• biofilm;
  • extracellular polymeric substance;
  • Streptococcus mutans ;
  • SEM ;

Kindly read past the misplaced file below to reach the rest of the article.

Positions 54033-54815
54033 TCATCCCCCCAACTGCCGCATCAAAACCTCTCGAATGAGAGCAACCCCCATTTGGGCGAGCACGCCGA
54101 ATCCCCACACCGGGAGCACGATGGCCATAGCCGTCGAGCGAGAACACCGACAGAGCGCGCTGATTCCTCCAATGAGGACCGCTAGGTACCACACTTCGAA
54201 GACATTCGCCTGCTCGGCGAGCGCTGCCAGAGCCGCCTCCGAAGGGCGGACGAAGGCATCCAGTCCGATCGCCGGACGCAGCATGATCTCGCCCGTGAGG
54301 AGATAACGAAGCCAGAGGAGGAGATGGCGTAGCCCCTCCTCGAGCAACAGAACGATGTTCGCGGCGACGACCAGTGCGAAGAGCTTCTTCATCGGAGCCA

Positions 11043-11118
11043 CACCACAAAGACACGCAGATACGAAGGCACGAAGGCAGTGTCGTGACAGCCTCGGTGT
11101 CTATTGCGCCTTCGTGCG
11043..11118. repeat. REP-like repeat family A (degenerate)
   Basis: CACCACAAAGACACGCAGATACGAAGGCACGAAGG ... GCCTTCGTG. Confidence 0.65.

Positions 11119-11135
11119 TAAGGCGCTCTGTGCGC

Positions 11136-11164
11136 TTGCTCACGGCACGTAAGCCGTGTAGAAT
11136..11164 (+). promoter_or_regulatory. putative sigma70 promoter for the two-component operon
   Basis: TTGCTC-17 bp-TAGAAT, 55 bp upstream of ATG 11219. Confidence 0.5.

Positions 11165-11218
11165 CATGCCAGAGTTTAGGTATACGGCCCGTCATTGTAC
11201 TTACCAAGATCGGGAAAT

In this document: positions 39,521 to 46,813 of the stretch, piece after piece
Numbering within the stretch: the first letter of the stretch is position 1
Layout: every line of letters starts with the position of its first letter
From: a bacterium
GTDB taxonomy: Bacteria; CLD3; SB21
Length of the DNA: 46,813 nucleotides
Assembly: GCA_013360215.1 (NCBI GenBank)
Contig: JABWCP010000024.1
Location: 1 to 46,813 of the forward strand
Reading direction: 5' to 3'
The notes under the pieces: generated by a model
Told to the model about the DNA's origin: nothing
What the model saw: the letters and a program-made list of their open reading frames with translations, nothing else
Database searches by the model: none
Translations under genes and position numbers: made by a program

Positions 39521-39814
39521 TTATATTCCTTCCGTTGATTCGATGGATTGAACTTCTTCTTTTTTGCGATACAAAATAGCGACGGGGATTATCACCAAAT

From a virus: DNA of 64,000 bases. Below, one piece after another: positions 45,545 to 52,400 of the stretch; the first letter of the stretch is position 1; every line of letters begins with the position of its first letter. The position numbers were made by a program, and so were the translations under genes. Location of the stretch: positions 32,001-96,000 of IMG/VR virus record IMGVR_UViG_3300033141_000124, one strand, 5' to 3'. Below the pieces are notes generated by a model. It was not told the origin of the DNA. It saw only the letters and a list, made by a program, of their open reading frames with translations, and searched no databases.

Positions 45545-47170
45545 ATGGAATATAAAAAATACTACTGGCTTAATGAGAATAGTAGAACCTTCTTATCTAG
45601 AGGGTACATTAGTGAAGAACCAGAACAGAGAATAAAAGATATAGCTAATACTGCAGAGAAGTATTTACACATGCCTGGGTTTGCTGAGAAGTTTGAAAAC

The study compared images of mature Streptococcus mutans biofilms captured at increasing magnification to determine which microscopy method is most acceptable for imaging the biofilm topography and the extracellular polymeric substance (EPS). In vitro S. mutans biofilms were imaged using (1) scanning electron microscopy (SEM), which requires a dehydration process; (2) SEM and ruthenium red (SEM-RR), which has been shown to support the EPS of biofilms during the SEM dehydration; and (3) variable pressure scanning electron microscopy (VPSEM), which does not require the intensive dehydration process of SEM. The dehydration process and high chamber vacuum of both SEM techniques devastated the biofilm EPS, removed supporting structures, and caused cracking on the biofilm surface. The VPSEM offered the most comprehensive representation of the S. mutans biofilm morphology. VPSEM provides similar contrast and focus as the SEM, but the procedure is far less time-consuming, and the use of hazardous chemicals associated with SEM dehydration protocol is avoided with the VPSEM. The inaccurate representations of the biofilm EPS in SEM experimentation is a possible source of inaccurate data and impediments in the study of S. mutans biofilms.